These diverse pathways suggest different possibilities for intervention. If impulsivity is a concern, we can design interventions for impulsive kids to address that. If meager opportunities in the legitimate labor market are key concerns, we would presumably look to labor market supports for low-wage workers. If we are most concerned about adverse early childhood experiences, maybe we should implement home visiting interventions for families that appear to benefit. Each of these interventions is plausible. Indeed I might want to do them all. Then again, I might want to do them all even if I had never heard of the IQ study.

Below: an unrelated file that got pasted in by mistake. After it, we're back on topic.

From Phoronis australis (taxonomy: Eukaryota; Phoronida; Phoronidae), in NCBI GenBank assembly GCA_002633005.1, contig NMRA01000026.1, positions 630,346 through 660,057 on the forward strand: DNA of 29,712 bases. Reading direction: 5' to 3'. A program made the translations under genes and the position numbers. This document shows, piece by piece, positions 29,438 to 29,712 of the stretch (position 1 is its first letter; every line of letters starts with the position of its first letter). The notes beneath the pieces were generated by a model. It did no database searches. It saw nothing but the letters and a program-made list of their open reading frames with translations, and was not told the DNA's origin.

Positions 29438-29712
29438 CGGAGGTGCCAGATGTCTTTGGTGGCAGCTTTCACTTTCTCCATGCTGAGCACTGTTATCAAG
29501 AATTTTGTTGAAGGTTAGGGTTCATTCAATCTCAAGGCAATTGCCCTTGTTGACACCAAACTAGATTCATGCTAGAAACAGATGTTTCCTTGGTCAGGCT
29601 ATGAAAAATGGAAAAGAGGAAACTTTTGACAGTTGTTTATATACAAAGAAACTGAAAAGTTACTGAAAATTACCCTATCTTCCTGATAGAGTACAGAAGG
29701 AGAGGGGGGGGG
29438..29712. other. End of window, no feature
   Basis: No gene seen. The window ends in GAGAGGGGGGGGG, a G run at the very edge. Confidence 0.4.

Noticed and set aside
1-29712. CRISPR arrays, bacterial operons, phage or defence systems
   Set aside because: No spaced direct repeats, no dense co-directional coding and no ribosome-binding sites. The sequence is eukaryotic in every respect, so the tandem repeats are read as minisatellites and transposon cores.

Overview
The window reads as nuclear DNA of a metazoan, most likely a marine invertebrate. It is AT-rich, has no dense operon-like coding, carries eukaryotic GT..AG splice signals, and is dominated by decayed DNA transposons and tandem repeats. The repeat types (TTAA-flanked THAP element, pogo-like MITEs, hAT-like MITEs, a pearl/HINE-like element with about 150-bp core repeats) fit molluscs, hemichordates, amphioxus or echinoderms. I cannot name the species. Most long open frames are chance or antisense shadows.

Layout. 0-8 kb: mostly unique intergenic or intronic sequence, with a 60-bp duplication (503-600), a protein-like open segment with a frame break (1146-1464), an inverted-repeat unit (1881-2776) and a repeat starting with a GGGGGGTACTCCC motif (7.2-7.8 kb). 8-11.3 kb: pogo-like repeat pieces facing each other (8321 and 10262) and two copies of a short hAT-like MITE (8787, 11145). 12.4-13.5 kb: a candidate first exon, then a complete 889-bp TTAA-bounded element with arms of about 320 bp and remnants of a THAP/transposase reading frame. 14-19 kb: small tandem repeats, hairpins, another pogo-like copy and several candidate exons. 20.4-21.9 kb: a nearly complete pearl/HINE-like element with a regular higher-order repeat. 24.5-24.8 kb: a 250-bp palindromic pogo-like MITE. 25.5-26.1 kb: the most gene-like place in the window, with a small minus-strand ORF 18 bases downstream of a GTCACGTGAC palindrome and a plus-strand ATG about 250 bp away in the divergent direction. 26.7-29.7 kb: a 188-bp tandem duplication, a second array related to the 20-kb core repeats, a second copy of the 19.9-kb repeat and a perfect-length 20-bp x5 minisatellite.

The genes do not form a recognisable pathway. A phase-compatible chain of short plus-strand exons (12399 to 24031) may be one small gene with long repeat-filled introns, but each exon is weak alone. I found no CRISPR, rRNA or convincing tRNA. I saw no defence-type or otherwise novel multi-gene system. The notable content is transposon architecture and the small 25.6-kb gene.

Forty years ago, oncologist Sidney Farber made this point well in congressional testimony regarding what would be known as “the war on cancer.” As Farber put things:
We cannot wait for full understanding; the 325,000 patients with cancer who are going to die this year cannot wait; nor it is necessary, to make great progress in the cure of cancer, for us to have the full solution of all the problems of basic research… The history of medicine is replete with examples of cures obtained years, decades, and even centuries before the mechanism of action was understood for these cures – from vaccination, to digitalis, to aspirin.